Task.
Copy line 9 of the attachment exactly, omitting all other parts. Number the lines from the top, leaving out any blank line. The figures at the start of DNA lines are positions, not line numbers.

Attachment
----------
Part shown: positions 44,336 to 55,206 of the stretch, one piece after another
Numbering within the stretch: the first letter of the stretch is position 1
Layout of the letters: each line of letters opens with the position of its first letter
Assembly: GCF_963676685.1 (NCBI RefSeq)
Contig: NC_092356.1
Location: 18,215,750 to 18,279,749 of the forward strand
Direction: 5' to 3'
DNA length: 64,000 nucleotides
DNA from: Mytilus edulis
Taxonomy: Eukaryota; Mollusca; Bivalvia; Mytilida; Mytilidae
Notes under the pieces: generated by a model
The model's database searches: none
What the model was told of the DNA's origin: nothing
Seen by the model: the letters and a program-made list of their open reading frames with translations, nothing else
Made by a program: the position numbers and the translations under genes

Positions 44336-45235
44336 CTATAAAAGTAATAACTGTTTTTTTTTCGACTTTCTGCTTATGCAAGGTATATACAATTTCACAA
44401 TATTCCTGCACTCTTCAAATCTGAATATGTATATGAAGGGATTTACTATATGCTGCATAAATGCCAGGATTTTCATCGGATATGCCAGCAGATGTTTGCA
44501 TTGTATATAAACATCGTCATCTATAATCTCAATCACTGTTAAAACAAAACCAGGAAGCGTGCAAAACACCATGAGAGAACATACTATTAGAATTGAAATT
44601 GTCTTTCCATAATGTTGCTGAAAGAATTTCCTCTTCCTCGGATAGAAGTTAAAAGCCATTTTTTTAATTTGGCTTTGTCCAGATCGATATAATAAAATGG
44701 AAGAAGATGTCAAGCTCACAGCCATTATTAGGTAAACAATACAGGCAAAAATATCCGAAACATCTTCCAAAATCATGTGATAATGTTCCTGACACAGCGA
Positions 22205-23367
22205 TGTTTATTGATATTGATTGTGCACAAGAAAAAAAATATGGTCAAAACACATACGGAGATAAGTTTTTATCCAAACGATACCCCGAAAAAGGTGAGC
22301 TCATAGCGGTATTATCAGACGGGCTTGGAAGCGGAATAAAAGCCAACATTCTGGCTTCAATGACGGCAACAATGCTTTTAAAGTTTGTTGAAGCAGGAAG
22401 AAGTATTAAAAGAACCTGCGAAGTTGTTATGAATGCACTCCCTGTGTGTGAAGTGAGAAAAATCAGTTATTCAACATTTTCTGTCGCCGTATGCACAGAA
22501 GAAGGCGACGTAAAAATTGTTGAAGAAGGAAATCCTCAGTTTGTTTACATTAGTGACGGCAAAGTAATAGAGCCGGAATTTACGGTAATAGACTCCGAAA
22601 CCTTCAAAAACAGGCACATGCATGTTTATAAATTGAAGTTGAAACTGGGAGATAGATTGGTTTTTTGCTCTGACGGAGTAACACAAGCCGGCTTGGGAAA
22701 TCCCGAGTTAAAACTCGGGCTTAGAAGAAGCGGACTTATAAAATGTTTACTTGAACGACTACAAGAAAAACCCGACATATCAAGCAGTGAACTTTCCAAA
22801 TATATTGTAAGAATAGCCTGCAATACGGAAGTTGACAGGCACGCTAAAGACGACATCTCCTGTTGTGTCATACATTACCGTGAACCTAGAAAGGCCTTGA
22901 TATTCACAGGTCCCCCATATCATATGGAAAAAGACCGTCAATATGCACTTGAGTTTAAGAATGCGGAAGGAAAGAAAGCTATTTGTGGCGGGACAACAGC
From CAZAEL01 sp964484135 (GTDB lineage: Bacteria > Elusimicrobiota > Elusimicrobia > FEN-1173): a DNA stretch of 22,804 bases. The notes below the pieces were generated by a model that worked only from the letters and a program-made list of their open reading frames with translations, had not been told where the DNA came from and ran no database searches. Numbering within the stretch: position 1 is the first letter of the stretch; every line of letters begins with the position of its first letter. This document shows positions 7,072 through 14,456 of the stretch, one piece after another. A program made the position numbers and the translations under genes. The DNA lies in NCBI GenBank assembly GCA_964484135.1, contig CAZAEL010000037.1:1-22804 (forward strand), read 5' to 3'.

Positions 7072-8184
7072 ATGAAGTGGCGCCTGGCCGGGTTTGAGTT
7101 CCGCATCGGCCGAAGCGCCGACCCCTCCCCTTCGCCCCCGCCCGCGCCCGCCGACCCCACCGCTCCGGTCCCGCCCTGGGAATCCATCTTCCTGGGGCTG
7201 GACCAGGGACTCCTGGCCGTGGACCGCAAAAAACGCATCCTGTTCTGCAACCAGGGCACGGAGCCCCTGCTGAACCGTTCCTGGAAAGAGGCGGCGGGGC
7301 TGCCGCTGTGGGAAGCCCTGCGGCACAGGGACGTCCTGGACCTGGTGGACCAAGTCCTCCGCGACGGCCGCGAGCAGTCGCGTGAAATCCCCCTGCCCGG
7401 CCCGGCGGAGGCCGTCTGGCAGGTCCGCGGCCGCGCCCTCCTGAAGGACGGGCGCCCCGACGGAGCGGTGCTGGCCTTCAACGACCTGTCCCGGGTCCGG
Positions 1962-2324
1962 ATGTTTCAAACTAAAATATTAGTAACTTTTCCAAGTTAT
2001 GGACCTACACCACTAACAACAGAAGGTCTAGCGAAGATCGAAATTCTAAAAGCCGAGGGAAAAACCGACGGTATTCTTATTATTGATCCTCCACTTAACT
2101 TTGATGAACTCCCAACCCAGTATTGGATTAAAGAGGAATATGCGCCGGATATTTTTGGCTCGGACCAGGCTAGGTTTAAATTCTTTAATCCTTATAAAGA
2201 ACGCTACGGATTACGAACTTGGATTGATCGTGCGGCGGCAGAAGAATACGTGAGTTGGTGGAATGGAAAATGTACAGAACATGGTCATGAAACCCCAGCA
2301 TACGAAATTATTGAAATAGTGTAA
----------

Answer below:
DNA from: Mytilus edulis